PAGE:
Review : Marcus Miller - A Night in Monte-Carlo
PopmattersListening to “I Loves You, Porgy” from Marcus Miller’s A Night in Monte-Carlo is enough to twist a person’s head into pretzels. Here is an accomplished arrangement for full orchestra and jazz group on a Gershwin classic. So where is Diana Krall’s vocal? Wait, is the lead being played on fretless electric bass in a style associated with Jaco Pastorius? And is the long bass solo that consumes the song incredibly muscular and hip, making it clearly the work of Marcus Miller, the great bassist long associated with Miles Davis, who loved this tune?
So this live recording is a kind of orchestral/fusion/classic jazz thing, and that’s either music to your ears—a recording that utterly ignores boundaries and can be funky one moment and swinging the next—or it is a bit confusing, the work of a brilliant polymath musician who does his thing with little regard for genre or stylistic consistency.
Marcus Miller is not confused about this, however. He is one of the players associated with “smooth jazz” who has never really been reliant on it to pay his bills. He has produced albums and written many hits for Luther Vandross, and he has done the same for Miles Davis. He has played with Paul Simon and he wrote “Da Butt” for Spike Lee’s School Daze. Miller plays authentic funk from Jamaica, Queens, New York and he has played with Dizzy Gillespie. When he plays Gershwin, it’s because he loves it and has something interesting to say on it....full text
GuardianBass guitarist Marcus Miller, a virtuoso and composer with a sophisticated ensemble sense, was a key figure in Miles Davis's late-career Tutu and Amandla albums of 1986 and 89. Miller came to last year's London jazz festival with some Tutu revisits, in the process introducing the UK to a fiery young soul/bop alto saxophonist in Alex Han; but this live set from the 2008 Monte Carlo jazz festival is a bigger-canvas affair, featuring Miller, Han, trumpeter Roy Hargrove, scat and soul singer Raul Midón, and a symphony orchestra. The fitfully vigorous material includes some elegant Hargrove between the signature clashing synth chords on Amandla; a funky So What; sonorously humming Miller bass guitar on I Loves You Porgy; and a biting Han alto break on Amazing Grace, somewhat undermined by the cheesy Midón vocal. A softly swung Strange Fruit, despite Miller's eloquent bass clarinet and Herbie Hancock guesting on piano, feels faintly frivolous. Miller's many crossover fans will go for this, but jazzers might baulk at Midón's soul vocals, and a one-size-fits-all feel to the leader's solos....full text
NotrebleHaving and developing an individual voice is so important in music. Michael Jackson, Cannonball Adderley, Miles Davis, Wayne Shorter: we recognize all of them within a few notes. And Marcus Miller is someone with an instantly recognizable style on bass; he has found his own voice in music in his composition, arrangement and production. His music sounds natural and flows freely. Everything grooves in a soulful, accessible way and the overwhelming impression is that of a musician fabulously enjoying music making.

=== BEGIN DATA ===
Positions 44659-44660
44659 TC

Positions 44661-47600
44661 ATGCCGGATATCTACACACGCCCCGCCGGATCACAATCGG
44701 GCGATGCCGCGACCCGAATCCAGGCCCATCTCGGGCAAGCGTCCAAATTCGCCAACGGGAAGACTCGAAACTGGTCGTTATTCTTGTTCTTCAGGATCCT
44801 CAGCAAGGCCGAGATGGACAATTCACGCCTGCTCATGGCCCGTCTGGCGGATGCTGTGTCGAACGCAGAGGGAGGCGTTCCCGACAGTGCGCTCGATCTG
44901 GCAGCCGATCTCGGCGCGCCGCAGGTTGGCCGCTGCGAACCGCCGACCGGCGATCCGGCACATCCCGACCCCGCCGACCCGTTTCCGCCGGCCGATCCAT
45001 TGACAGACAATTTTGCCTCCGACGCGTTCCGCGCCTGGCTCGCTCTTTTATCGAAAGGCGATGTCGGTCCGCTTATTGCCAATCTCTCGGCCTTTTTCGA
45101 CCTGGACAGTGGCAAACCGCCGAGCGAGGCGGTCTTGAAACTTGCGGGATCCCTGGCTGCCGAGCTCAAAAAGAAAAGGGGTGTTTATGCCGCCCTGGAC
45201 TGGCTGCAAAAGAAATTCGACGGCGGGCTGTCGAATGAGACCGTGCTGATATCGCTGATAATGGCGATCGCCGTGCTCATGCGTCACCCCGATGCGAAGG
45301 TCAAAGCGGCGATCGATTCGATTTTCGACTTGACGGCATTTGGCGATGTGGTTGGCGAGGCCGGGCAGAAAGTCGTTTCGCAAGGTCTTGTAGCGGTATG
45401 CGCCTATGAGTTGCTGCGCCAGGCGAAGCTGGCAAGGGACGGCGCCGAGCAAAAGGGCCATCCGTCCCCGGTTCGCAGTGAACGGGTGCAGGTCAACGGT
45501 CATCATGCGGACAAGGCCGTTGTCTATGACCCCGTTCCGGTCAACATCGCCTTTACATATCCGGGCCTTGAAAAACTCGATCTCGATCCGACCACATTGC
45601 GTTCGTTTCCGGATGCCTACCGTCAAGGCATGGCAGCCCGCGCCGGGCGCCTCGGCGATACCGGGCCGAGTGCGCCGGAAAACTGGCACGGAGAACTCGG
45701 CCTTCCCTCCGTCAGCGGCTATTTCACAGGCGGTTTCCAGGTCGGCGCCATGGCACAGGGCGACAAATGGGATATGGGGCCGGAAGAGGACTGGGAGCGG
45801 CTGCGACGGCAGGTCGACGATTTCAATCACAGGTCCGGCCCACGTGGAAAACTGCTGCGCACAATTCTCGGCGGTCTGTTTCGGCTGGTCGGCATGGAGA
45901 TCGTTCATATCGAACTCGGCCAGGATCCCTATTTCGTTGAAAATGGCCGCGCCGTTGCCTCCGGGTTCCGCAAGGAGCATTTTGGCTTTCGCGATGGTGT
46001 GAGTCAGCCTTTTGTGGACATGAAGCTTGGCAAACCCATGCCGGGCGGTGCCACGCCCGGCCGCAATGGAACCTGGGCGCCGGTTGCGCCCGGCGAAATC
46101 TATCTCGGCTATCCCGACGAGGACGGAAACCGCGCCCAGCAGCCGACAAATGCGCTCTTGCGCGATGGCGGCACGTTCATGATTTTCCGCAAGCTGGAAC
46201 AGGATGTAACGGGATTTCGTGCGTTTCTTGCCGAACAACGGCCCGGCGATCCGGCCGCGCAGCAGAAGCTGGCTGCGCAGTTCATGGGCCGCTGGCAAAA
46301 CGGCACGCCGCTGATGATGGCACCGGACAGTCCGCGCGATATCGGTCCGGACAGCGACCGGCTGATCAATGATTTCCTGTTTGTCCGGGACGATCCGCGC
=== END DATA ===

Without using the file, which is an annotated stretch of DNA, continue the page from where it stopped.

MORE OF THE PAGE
A Night in Monte Carlo is a recording of a special live concert. It was commissioned for November 29, 2008 in Monaco and featured Miller with his band, his arrangements for the Monte Carlo symphony orchestra and special guests, trumpeter Roy Hargrove and singer Raul Midón.
The concert opens in spectacular manner with the Middle Eastern-tinged “Blast” from the bassist’s 2008 release, Marcus. Miller lays down some serious slap and the orchestra lines add depth and atmosphere before Alex Han comes in with some wailing alto saxophone. The rhythmic cushion laid down by Miller mixed with the ever-wonderful Poogie Bell on drums grooves menacingly. DJ Logic adds a layer of percussion with turntables and Miller takes the tune out with some joyous slapped bass.
“So What” has Gil Evans’ exquisite (and rarely played) introduction scored by Miller for orchestra. Miller plays the famous bass theme with the orchestra answering over simple, funky drumming. Federico Gonzalez Peña on piano and Miller (at length) on fretted Jazz get to stretch out over the relaxed funky jazz groove and tasteful orchestrations.
“State of Mind” opens with Midón’s percussive and effervescent guitar and soulful vocals, and Miller joins with some splendid fretless grooving. Miller’s fretless is deep-toned and lush and played with nimble agility. The tune works particularly well as a duo performance, making an effective contrast with the tracks featuring full orchestration....full text
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